Amnesty International Wants Safe Abortions For SA Women And Girls

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Amnesty International demanded for safe abortions for SA women and girls. The demand follows a research it conducted with Women’s Health Research Unit of the School of Public Health and Family Medicine at the University of Cape Town.

According to the findings of the study, SA women and girls risk unsafe abortions that lead to serious health complications and death due to persistent barriers to legal abortion services.

Acknowledging that South Africa have one of the world’s most progressive legal frameworks for abortion, the research unveiled that many SA women and girls, especially those in the poorest and most marginalized communities, struggle to access safe abortion services.

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It was identified that government’s failure to regulate the practice of ‘conscientious objection’ through which health professionals can refuse to provide abortion services, is a major factor mitigating against safe abortions for SA women and girls.

Specifying that it’s already 20 years since South Africa adopted the Choice on Termination of Pregnancy Act (CTOPA), the study observed that the implementation of CTOPA is inadequate.

That, it further observed, could result in violations of SA government’s obligations under international human rights law.

“Under regional and international human rights standards, South Africa has a duty to ensure that conscientious objection does not impact on access to services and that a functioning referral process guarantees timely and appropriate quality care to every person seeking an abortion,” stated Amnesty International.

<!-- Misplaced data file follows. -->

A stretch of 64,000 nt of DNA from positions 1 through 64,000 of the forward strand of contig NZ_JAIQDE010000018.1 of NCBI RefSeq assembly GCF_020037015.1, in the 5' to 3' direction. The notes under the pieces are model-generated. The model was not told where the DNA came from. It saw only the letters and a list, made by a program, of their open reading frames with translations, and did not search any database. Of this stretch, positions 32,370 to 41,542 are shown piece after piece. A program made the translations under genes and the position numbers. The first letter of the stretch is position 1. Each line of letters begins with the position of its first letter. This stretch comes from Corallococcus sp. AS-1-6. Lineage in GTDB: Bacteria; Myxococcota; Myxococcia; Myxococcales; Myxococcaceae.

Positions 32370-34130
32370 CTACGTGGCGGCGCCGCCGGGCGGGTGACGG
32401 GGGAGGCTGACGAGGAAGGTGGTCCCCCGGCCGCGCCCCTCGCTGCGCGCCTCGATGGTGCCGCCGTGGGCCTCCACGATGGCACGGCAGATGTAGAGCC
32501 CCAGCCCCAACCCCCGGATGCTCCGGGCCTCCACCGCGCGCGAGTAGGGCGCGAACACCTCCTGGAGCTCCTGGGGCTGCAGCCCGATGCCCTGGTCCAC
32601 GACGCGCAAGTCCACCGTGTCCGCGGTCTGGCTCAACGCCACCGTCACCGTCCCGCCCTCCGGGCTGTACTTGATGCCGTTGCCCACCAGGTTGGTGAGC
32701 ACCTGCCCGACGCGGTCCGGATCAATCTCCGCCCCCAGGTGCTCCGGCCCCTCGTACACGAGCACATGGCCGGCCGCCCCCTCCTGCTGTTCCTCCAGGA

Commenting, Amnesty International’s Deputy Director for Southern Africa, Muleya Mwananyanda wailed that the lack of clear policy guidelines to service providers creates a vacuum and allows conscientious objection to be applied inconsistently.

Mwananyanda said:

“A woman’s right to life, health and dignity must always take precedence over the right of a health care professional to exercise conscientious objection to performing an abortion.



This is not the reality in South Africa. Regulation and clear policy guidelines are urgently required to correct the current vacuum.”

No one, regardless of their social status, should be denied their right to make a decision about their pregnancy…deep inequalities in the health system continue to discriminate against impoverished women and girls.

The National Department of Health must urgently intervene to ensure women and girls’ access to abortion is no longer at the mercy of health professionals’ personal attitudes.”

With the foregoing, Amnesty International demanded of the authorities of South Africa to issue clear guidelines and protocols to all health care professionals and health facility management in order to clarify the limits of conscientious objection.

Also, Amnesty International demanded of the authorities to enforce the ethical duties of health care professionals prioritizing the right of women and girls to access health care.

“Anyone who exercises their right to conscientious objection must provide accurate information and referrals as well as emergency services when required,” championed Amnesty International

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Amnesty International argued that abortion related deaths and injuries declined by over 90% since the CTOPA came into force on 1 February 1997.

With that, it warned based on the stipulations of CTOPA that any person who prevents or obstructs access to legal abortion services is guilty of an offence punishable by a fine or imprisonment.

If you aren’t aware, CTOPA handed SA women and girls the right to have an abortion on request until the 12th week of pregnancy and with certain conditions before the 20th week.

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